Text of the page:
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Landslide

NATIONAL
March 31, 2014 | By Molly Hennessy-Fiske
DARRINGTON, Wash. - Before the catastrophic landslide killed at least 24 people and severed the main highway out of town, it took about 30 minutes to drive from this mountain community west to Arlington. Now that State Route 530 is blocked by debris up to 70 feet high - including mangled cars compacted to the size of small refrigerators - it can take three hours. Aside from a lengthy northern detour, intrepid drivers can use Mountain Loop Highway, a harrowing, rutted road that saves an hour but can take at least that much time off your life.
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NATIONAL
March 31, 2014 | By Molly Hennessy-Fiske
ARLINGTON, Wash. - The confirmed death toll from the massive landslide has reached 24, officials announced Monday, and the tally of the missing has dropped to 22. Of the 24 confirmed dead, officials said, 18 have been identified. In addition, searchers found three more victims Monday who are not included in the confirmed tally. During the 10-day rescue and recovery effort, officials decided not to count victims among the confirmed dead unless their remains had been recovered. Also Monday, officials released the names, ages and addresses of the missing.
NATIONAL
March 31, 2014 | By Molly Hennessy-Fiske
DARRINGTON, Wash. - The landslide that killed at least 24 people near this mountain community also severed SR 530, the main highway out of town. Before the March 22 catastrophe, it took about 30 minutes to drive west from Darrington to Arlington. Now, that route is blocked by debris up to 70 feet high, including mangled cars compacted to the size of small refrigerators, officials said Monday. Residents can detour north, lengthening the drive to three hours and boosting their gas costs.
OPINION
March 30, 2014
Re "An area primed for a disaster," March 28 Unlike earthquakes, landslides like the one in Washington state can be detected, preventing loss of life. For decades, movements of large sloped land masses have been measured utilizing inclinometers that quantify the magnitude and geometry of soil movements at different depths. The measurements, combined with numerical modeling, produce a three-dimensional imagery of the subsurface soil mass and its directional movements. To prevent future Hazel Slide disasters, government entities should mandate that developers install monitoring systems that transmit data to the U.S. Geological Survey and state and local survey centers for analysis so any necessary alerts can be issued for evacuations.
NATIONAL
March 30, 2014 | By Molly Hennessy-Fiske
OSO, Wash. -- Inside Oso Community Chapel on Sunday, locals gathered for a service eight days after a devastating landslide killed at least 18 people, including a 4-month-old girl and her grandmother. There were tears and despair but also songs and joy for those saved from the disaster. Thirty people remain missing. "We pray for strength and endurance for all those working on the rescues," Tim Alskog said. He wore one of the green printed "Oso Strong" T-shirts that have become a common sight around town.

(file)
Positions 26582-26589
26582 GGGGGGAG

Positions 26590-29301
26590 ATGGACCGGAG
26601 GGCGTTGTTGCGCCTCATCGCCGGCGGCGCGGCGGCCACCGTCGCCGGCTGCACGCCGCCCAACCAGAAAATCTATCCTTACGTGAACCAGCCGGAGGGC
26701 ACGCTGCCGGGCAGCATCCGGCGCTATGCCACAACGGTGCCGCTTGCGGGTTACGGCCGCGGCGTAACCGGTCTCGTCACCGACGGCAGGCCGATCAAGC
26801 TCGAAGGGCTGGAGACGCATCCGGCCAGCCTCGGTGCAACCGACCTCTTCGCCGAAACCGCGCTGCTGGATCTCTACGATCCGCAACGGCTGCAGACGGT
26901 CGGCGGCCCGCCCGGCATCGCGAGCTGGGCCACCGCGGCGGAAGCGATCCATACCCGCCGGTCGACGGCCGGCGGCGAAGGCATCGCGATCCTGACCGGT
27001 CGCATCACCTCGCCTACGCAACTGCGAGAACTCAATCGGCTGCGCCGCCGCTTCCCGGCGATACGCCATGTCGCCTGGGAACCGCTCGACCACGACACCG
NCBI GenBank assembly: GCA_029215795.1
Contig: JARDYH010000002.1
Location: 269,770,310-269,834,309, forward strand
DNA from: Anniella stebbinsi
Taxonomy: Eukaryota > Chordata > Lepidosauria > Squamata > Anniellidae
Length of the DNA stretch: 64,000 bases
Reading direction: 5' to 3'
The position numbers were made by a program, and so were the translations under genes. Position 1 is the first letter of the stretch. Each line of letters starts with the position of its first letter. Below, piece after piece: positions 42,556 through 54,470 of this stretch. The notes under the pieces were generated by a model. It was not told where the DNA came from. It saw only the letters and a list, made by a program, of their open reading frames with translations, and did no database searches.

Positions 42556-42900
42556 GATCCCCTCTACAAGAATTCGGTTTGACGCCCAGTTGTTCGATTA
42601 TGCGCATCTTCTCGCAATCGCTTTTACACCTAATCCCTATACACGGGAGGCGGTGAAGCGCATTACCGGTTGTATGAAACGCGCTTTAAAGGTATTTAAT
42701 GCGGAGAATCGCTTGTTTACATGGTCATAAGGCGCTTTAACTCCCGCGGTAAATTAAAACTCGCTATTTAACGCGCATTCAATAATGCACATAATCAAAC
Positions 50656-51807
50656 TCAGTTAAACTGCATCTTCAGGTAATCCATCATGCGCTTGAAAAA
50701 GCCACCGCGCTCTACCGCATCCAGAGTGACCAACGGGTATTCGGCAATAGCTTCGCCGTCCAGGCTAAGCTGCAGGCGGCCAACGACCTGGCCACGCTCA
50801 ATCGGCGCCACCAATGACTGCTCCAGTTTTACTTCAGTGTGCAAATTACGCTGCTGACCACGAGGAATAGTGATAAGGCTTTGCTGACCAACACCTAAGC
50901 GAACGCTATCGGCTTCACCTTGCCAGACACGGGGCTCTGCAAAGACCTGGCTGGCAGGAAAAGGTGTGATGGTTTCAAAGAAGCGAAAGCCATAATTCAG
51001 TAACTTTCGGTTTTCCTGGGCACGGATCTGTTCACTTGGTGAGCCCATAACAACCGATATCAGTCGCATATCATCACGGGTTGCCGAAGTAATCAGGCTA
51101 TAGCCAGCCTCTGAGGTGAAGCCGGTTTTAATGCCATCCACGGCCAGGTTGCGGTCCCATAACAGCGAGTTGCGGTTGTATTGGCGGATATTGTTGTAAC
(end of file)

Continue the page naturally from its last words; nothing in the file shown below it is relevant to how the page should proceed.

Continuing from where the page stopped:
NATIONAL
March 30, 2014 | By Paresh Dave and Molly Hennessy-Fiske
ARLINGTON, Wash. -- Rain showers forecast for Sunday at the scene of the state's deadly landslide again were expected to hamper the efforts of rescuers digging through the contaminated slurry of debris. Ponds formed in "the pile," forcing crews to "de-water" areas to resume searching, Snohomish County officials said. In the tangle of timber, septic tank fluid and housing materials, rescuers have found music records, wallets, gun safes and ATVs. Hundreds of photographs salvaged from the mud have been assembled on a table, shielded from the rain by a white tent.
NATIONAL
March 27, 2014 | By Paresh Dave and Molly Hennessy-Fiske
ARLINGTON, Wash. - The Stillaguamish River and the Hazel Slide have been rivals for decades. The river eats away at the clay and sand hillside to the north of the snaking river. Weakened by the erosion, the hill's foot lacks the strength to fight the pull of gravity. Rain and logging add to the river's offense. In this deep-seated recess, landslides are inevitable. They send sediment surging into the river, deforming it for years until the cycle repeats. DOCUMENTS: Warnings about landslides in Snohomish County This ongoing battle exploded Saturday in a catastrophic geological event as a wall of mud, trees and rocks slammed into the river below, blocking the flow.
NATIONAL
March 26, 2014 | By Paresh Dave and Molly Hennessy-Fiske
ARLINGTON, Wash. -- Residents along the Stillaguamish River had felt protected from small landslides during the past eight years because Snohomish County spent millions of dollars shoring up the area after a mudslide in 2006, the county's Emergency Management Director John Pennington said Wednesday. But the landslide that struck last Saturday was "large" and "catastrophic,” Pennington said at a news conference.  The mudslide tore through 49 homes. At least 16 people have been confirmed dead and as many as 176 people are missing.
NATIONAL
March 25, 2014 | By Maria L. La Ganga and Matt Pearce
ARLINGTON, Wash. - First, there was a roar. Then the trees began to twist. The last thought Gary "Mac" McPherson had before blacking out was that a tornado had struck the Stillaguamish Valley. The 81-year-old McPherson and his wife, Linda, 69, had been spending the sun-filled Saturday morning side by side, reading the Everett Herald and sipping caffeine - Diet Coke for her, coffee for him - when the landslide slammed into the home they had shared for most of their 46-year marriage.
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